The revised schedule will also include a stop at the Mayer Campus Center, thereby linking the Boston Ave and Davis Square shuttles and making travel between the different sectors of campus and its surroundings more feasible.

Recycling interns Alex Cherry and Megan Mooney worked with Administrative Services to make the change possible. Cherry notes that Whole Foods offers a bottle and can return station and hopes students will use the shuttle for that service as well.

Administrative Services hosts information about shuttle schedules and the shuttle tracker app. The shuttles will begin operating once the school year starts, but the Boston Ave shuttle is available here.

 

Recycling Interns Launch Apartment Composting Program

Tufts students on the Medford campus have been composting in their dorms for several years through the Eco-Reps program. But until last year, unstaffed dorms – that is, dorms without Residential Assistants (RAs) and Eco-Reps – were left to organize the disposal of their organic waste on their own.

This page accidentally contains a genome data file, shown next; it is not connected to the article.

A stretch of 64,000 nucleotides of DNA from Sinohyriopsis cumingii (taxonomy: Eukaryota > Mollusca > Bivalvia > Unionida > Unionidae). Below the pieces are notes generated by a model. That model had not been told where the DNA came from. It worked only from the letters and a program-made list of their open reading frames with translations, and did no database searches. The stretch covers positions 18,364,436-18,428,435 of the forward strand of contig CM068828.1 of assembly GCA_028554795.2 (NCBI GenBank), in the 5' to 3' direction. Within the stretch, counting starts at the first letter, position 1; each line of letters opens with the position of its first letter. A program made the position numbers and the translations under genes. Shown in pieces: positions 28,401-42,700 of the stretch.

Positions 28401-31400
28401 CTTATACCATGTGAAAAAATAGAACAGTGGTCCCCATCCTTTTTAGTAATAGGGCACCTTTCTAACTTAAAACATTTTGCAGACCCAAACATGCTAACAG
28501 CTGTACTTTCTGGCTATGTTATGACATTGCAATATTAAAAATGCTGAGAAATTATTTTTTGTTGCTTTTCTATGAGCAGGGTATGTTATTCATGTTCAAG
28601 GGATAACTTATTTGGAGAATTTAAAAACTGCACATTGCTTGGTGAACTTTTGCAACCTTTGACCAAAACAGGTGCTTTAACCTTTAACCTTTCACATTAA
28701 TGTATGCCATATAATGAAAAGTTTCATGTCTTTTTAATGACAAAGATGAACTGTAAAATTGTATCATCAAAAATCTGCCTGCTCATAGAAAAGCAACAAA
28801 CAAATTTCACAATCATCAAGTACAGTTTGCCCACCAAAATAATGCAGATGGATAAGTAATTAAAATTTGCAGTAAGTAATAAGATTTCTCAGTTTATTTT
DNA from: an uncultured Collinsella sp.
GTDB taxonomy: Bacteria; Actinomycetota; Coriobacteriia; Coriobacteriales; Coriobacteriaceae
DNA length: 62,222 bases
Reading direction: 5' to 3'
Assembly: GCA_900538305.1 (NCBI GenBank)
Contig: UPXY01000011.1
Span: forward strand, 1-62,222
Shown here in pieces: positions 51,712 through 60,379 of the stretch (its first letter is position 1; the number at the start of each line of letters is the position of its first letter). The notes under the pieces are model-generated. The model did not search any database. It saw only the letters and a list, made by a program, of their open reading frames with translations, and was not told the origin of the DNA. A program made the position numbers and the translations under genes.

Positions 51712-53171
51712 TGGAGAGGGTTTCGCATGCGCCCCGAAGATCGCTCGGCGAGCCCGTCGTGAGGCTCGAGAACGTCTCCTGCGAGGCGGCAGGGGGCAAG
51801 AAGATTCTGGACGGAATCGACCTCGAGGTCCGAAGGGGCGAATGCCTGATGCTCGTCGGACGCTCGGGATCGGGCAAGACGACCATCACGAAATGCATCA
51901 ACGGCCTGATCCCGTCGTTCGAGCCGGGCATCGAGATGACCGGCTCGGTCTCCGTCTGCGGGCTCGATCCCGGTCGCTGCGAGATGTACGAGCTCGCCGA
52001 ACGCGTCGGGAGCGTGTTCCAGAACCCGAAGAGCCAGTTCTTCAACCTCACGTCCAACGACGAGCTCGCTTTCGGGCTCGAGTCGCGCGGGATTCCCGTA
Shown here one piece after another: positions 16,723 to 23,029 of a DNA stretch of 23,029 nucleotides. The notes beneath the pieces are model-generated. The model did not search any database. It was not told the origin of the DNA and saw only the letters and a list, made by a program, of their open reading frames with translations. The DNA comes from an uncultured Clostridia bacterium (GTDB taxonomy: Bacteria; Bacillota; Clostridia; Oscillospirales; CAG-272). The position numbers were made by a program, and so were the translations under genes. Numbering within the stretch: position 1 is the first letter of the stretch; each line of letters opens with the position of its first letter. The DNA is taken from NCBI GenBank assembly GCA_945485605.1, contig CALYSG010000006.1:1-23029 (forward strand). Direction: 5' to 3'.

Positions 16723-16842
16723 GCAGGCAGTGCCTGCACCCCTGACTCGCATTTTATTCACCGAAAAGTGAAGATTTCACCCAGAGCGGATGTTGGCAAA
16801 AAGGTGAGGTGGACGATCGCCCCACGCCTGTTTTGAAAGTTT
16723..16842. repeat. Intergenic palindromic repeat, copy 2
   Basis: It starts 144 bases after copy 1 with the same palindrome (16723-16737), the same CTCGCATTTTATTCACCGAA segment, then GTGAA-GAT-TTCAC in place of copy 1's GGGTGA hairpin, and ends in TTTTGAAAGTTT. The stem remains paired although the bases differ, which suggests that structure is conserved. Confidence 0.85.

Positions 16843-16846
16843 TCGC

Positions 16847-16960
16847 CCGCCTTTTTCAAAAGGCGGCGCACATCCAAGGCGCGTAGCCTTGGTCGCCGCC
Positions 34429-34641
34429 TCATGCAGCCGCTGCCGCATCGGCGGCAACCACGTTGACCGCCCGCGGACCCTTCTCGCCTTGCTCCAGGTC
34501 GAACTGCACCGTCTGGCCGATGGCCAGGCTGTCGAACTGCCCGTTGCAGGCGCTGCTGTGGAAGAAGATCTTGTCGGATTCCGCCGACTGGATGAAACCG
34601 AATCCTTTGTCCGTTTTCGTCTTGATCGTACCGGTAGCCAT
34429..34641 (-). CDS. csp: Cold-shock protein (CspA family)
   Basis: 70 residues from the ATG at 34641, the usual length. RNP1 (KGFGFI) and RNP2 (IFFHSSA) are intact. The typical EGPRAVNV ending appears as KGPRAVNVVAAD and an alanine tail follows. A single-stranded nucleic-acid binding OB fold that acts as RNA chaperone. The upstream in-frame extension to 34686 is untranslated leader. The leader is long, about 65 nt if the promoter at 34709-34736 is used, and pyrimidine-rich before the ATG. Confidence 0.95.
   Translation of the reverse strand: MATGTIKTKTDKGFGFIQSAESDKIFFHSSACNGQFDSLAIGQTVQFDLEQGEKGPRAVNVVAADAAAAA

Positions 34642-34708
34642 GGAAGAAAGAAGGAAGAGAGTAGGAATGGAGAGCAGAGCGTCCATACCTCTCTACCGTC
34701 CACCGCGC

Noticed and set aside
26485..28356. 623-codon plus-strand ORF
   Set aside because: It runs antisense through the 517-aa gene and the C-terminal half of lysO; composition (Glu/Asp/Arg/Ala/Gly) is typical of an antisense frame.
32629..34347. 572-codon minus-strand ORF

The Recycling and Waste Management office run by Facilities Services office set out to rectify that situation in early 2016 by launching a composting program for on-campus apartments, including Hillsides, Latin Way, and Sophia Gordon.

The program aimed to divert food waste from the trash. On-campus apartments have full kitchens, meaning students living in those spaces are more likely to be cooking regularly – and therefore producing more food waste – than students in some of the other dorms.

22 apartments received bins during the first pilot round of the program and several more joined during the spring semester.

Students who signed up for the program received a bin at the beginning of the spring semester, along with instructions about maintaining their compost and locations around campus where the bins could be emptied. Recycling interns also sent out a weekly email with tips and reminders.

Recycling is currently working to improve the program and investigating the potential of having off-campus apartments participate.

(Pictured above: Savannah Christiansen, ‘16, Recycling intern, coordinated the program’s launch in the spring of 2016.)